Queloz in 2012
|Education||University of Geneva (MS, DEA, PhD)|
|Known for||First person to find planets outside of our solar system|
|Awards||Wolf Prize in Physics (2017)|
Nobel Prize in Physics (2019)
|Thesis||Recherches liées à la spectroscopie par corrélation croisée numérique; (INTER-TACOS: guide de l'utilisateur) (1995)|
|Doctoral advisor||Michel Mayor|
Didier Patrick Queloz (French pronunciation: [didje kəlo, kelo]; born on 23 February 1966) is a Swiss astronomer. He is a professor at the University of Cambridge, where he is also a fellow of Trinity College, Cambridge, as well as a professor at the University of Geneva. Together with Michel Mayor in 1995, he discovered 51 Pegasi b, the first extrasolar planet orbiting a sun-like star, 51 Pegasi. For this discovery, he shared the 2019 Nobel Prize in Physics with James Peebles and Michel Mayor. He also recently said that humans will be able to find alien life in the next 30 years 
Queloz studied at the University of Geneva where he subsequently obtained a MSc degree in physics in 1990, a DEA in Astronomy and Astrophysics in 1992, and a PhD degree in 1995 with Swiss astrophysicist Michel Mayor as his doctoral advisor.
While Queloz was a PhD candidate at the University of Geneva under Mayor, Mayor had been working on improving the accuracy of detection of the radial velocity of stellar objects via Doppler spectroscopy. Mayor had previously developed the COREVAL spectrometer that helped to measure these velocities to an accuracy of 1 km/s. Mayor had found from COREVAL that some binary star systems may in fact be single star systems with a substellar secondary object in their orbit. Queloz worked with Mayor to develop ELODIE, which was able to improve the accuracy of radial velocity measurements to 15 m/s to help better resolve these star systems' features.
ELODIE was installed at the Haute-Provence Observatory by 1994, and Queloz and Mayor began surveying the candidate systems. By July 1995, the pair had discovered that large planet orbited 51 Pegasi; the planet was identified at 51 Pegasi b and determined to be of the classification Hot Jupiter. This was the first exoplanet to be discovered around a main sequence star. Queloz' and Mayor's discovery launched a more intensive search for exoplanets around other stars. For this achievement, they were awarded half of the 2019 Nobel Prize in Physics "for the discovery of an exoplanet orbiting a solar-type star".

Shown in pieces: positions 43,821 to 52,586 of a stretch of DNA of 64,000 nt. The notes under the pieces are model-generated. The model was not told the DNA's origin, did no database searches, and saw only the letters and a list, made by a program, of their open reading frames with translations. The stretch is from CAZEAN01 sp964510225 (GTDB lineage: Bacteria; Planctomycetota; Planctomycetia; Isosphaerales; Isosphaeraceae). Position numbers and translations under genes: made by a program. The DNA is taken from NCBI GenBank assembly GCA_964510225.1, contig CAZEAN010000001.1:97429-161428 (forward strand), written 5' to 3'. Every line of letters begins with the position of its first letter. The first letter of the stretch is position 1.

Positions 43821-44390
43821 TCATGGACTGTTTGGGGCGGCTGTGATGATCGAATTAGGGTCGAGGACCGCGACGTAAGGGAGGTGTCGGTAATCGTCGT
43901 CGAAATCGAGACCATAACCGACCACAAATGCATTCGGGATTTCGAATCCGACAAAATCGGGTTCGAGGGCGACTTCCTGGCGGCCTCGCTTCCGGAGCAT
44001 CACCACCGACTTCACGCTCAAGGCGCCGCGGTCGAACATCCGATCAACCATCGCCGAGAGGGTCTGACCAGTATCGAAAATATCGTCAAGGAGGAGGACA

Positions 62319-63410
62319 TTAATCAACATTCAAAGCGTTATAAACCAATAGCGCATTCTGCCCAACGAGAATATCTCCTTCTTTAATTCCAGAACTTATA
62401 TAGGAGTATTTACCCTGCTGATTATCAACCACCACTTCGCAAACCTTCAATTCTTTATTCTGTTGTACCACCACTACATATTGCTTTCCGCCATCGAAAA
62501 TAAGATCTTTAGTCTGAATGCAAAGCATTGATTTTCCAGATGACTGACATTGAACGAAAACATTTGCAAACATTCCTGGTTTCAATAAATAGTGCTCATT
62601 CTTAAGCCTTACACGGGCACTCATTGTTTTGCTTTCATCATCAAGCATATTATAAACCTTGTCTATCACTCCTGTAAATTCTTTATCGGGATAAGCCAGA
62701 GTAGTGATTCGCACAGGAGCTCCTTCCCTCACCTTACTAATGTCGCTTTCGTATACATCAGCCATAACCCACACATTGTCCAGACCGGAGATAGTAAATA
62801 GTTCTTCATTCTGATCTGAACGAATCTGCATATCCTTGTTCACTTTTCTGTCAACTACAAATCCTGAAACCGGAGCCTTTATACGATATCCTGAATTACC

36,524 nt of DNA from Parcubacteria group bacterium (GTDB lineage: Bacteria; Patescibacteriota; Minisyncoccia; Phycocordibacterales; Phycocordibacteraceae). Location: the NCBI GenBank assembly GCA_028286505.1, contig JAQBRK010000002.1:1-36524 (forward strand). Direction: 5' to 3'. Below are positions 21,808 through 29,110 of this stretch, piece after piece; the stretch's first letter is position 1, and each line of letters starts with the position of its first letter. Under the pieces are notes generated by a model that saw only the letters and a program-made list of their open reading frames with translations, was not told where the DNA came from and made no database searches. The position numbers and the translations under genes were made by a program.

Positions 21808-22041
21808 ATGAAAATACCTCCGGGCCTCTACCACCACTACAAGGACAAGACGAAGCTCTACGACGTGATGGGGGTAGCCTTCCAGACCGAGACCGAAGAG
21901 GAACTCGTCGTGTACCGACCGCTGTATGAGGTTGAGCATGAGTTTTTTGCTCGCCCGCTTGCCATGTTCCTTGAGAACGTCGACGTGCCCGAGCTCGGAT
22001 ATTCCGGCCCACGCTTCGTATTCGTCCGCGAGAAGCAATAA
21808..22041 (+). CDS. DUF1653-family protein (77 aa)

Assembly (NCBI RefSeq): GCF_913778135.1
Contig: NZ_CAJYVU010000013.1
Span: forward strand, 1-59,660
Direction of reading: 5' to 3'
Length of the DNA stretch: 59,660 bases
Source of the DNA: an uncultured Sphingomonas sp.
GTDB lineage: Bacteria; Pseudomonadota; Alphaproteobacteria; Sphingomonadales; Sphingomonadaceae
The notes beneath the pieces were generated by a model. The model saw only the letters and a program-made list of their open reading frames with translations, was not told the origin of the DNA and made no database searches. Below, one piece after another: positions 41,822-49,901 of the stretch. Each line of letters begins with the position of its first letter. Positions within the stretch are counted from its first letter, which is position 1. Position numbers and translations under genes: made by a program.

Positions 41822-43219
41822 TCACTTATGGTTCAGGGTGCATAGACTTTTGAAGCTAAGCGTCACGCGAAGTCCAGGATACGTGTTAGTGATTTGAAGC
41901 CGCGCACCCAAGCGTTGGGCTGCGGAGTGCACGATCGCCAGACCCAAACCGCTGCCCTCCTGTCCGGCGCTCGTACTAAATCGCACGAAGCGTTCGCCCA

Since these discoveries, Queloz became a professor at the University of Geneva, and in 2012, also became a professor at the Cavendish Laboratory at the University of Cambridge. He collaborated with the United Kingdom team of the Wide Angle Search for Planets (WASP) program which seeks to detect exoplanets via transit photometry, helping to provide spectrographic confirmation of their findings in 2007. He also participated in CoRoT, a planetary-detection system from orbital observatories, and helped to confirm the first detection of a rocky exoplanet, COROT-7b, in 2011.. He is now involved in the Next Generation Transit Survey, a ground based successor to WASP.
Queloz received the 2011 BBVA Foundation Frontiers of Knowledge Award of Basic Sciences (co-winner with Mayor) for developing new astronomical instruments and experimental techniques that led to the first observation of planets outside the solar system. In 2017, he received the Wolf Prize in Physics and in 2019, the Nobel Prize in Physics. Related to his work in astronomy and exoplanet discoveries, Queloz predicted humans will discover extraterrestrial life in the next 30 years stating, "I can't believe we are the only living entity in the universe. There are just way [too] many planets, way too many stars, and the chemistry is universal. The chemistry that led to life has to happen elsewhere. So I am a strong believer that there must be life elsewhere."
Named after him
|Scholia has a profile for Didier Queloz (Q124013).|